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New Orleans People’s Town Hall demands Civilian Police Accountability Council, confronts police superintendent

By staff

New Orleans residents at town hall meeting on police accountability at Treme Rec Center. | Fight Back! News/staff

New Orleans, LA – On Tuesday, April 9, around 100 community members filed into the gymnasium of the Treme Recreational Center for a People’s Town Hall on Policing. The town hall meeting, hosted by New Orleans for Community Oversight of the Police (NOCOP), interviewed New Orleans Police Department Superintendent Anne Kirkpatrick. The superintendent is the local equivalent of a chief of police. Community members spent the town hall voicing their anger with police crimes, abuses of power, civil rights violations, and lack of transparency.

NOCOP and other organizations demanded that Kirkpatrick endorse a Civilian Police Accountability Council (CPAC), which she refused. The audience was notably dissatisfied with Kirkpatrick’s responses, and she left the town hall in a huff.

Superintendent Kirkpatrick has no background in policing in the city or state, and she took this position in New Orleans after losing previous position as a police chief in Oakland, California. Mayor Latoya Cantrell appointed her without inviting input from the city council or community. During her confirmation process, the city council ignored demands to call a public meeting with the mayor, and unexpectedly pushed back her confirmation hearing to avoid having a large audience. She was sworn into office on November 1, and this town hall marked her first conversation with the public.

Oversight “dysfunctional”

The event began with an interview of the superintendent by Jasmine Groves. Jasmine is the daughter of Kim Groves, who was assassinated by former NOPD officer Len Davis after Kim had reported police brutality. Jasmine Groves is a NOCOP member and has been a dedicated advocate against police violence for many years. During the interview, Groves posed questions to the superintendent regarding the consent decree, civilian oversight, Louisiana State Police collaboration, families of police violence victims, and the violation of First Amendment rights.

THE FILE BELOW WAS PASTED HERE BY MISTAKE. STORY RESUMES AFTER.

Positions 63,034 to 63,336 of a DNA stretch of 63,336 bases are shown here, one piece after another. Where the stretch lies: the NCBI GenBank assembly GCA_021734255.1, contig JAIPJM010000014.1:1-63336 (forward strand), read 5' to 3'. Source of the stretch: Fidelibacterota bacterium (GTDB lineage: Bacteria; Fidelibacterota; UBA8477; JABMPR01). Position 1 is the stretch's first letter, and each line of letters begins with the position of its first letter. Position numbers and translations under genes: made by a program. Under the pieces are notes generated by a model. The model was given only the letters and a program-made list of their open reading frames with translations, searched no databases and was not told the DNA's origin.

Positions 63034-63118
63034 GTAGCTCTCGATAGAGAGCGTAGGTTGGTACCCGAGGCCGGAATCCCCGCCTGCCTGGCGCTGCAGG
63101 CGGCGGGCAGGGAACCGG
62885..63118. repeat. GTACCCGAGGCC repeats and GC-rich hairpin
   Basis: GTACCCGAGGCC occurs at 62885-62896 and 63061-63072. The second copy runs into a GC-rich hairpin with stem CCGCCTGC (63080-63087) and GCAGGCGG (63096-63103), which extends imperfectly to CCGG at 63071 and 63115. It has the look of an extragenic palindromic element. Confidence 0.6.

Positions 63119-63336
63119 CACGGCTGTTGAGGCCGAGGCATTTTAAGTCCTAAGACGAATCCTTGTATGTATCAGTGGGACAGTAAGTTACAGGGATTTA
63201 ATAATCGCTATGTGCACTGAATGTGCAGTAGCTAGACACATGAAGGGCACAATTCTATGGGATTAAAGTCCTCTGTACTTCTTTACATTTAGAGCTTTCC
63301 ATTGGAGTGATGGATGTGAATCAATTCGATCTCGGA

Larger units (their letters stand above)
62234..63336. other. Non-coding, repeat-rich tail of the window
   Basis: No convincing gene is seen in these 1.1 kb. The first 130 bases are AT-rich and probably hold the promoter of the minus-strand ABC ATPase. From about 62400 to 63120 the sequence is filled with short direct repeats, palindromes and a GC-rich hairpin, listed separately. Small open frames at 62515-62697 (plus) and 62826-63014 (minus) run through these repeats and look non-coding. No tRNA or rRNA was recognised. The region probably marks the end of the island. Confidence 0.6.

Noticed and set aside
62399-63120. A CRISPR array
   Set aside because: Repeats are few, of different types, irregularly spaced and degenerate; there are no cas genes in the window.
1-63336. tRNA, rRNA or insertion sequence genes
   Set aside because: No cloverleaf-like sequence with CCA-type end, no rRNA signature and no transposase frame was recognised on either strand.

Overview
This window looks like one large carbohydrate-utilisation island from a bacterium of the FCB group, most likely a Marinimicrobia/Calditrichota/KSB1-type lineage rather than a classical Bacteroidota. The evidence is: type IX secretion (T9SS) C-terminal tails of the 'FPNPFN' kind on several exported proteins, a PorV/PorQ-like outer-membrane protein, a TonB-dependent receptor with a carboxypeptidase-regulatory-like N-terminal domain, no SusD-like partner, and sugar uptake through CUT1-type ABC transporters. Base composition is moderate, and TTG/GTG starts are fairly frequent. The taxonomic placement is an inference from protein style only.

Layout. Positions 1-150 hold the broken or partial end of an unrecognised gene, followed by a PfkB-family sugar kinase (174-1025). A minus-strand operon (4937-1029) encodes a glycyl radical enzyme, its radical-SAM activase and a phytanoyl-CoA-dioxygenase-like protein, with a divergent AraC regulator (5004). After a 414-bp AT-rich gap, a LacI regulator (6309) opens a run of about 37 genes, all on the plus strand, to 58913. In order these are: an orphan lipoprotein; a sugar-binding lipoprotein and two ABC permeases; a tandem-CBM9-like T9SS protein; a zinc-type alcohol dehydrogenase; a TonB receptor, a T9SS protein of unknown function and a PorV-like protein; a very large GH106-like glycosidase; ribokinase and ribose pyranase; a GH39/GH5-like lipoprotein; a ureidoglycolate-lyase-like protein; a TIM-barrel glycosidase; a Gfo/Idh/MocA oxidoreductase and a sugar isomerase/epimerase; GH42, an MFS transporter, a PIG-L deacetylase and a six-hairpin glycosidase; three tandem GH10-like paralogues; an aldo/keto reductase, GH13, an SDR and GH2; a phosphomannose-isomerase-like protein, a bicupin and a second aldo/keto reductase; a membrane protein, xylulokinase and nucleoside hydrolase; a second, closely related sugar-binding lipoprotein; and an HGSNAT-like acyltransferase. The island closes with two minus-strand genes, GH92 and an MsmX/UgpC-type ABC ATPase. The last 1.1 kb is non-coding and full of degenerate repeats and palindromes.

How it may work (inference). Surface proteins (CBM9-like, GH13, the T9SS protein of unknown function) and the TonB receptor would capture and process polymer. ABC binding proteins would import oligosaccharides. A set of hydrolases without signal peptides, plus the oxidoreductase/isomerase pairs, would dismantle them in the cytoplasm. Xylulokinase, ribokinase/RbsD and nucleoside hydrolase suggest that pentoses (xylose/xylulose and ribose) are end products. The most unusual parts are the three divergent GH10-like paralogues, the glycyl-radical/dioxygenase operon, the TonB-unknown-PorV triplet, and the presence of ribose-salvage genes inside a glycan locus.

“I don’t know anything about that,” Kirkpatrick repeated in response to questions.

Kirkpatrick took a stance on the consent decree that particularly concerned the audience. The decree exists as a result of a Department of Justice investigation into the unconstitutionality of the city’s policing. The superintendent emphasized her plan to exit the consent decree, and many in the audience could be heard voicing that NOPD is still not in compliance.

Kirkpatrick also remarked that civilian oversight boards are “dysfunctional,” citing that a civilian review board had removed her in the past. She went on to brag about costing Oakland $1.5 million in order to remove her and suggested the existing Police Community Advisory Boards (PCAB) as the best setting for the public to give input to police instead of CPAC. The lackluster answers upset both Groves and the crowd.

“No trust without accountability”